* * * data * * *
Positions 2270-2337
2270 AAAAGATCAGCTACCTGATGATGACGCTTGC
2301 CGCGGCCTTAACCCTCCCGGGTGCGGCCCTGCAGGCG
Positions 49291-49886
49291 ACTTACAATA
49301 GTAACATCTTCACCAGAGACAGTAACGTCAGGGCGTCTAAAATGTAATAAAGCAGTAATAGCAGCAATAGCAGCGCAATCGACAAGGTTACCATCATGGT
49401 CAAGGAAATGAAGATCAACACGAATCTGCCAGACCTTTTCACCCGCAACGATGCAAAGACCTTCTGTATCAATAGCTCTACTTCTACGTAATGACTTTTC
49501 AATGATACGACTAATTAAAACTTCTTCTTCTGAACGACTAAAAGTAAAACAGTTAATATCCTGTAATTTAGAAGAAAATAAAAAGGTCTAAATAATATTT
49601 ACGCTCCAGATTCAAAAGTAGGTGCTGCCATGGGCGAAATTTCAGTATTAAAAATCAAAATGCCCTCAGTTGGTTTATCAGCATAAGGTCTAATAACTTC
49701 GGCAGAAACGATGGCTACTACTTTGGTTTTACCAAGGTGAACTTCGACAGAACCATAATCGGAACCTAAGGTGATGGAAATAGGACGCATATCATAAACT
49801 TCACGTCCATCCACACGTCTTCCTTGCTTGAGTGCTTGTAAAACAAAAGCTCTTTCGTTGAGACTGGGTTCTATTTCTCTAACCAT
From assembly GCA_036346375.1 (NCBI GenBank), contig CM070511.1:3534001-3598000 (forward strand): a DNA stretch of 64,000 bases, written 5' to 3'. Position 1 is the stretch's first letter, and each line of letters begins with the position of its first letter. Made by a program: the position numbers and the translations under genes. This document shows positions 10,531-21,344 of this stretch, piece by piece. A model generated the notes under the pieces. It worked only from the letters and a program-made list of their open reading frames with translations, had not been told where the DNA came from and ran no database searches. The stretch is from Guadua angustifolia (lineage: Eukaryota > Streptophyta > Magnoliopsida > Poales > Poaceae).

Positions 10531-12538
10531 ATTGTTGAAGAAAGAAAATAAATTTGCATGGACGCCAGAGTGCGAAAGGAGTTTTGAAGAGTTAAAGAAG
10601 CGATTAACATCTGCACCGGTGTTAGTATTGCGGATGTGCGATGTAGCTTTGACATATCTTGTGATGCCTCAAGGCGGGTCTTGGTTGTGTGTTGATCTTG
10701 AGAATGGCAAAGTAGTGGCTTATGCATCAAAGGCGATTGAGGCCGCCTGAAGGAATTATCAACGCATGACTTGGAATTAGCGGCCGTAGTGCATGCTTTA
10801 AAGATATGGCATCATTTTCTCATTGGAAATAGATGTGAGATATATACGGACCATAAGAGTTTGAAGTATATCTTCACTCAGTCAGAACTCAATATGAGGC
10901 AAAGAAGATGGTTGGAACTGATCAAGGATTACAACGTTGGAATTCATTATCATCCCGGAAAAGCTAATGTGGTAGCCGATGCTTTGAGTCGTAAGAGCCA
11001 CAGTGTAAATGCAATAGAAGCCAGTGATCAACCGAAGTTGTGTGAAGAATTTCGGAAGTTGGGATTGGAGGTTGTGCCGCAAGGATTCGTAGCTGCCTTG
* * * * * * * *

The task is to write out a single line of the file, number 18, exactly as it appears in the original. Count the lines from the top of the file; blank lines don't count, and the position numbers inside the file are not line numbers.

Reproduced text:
10901 AAAGAAGATGGTTGGAACTGATCAAGGATTACAACGTTGGAATTCATTATCATCCCGGAAAAGCTAATGTGGTAGCCGATGCTTTGAGTCGTAAGAGCCA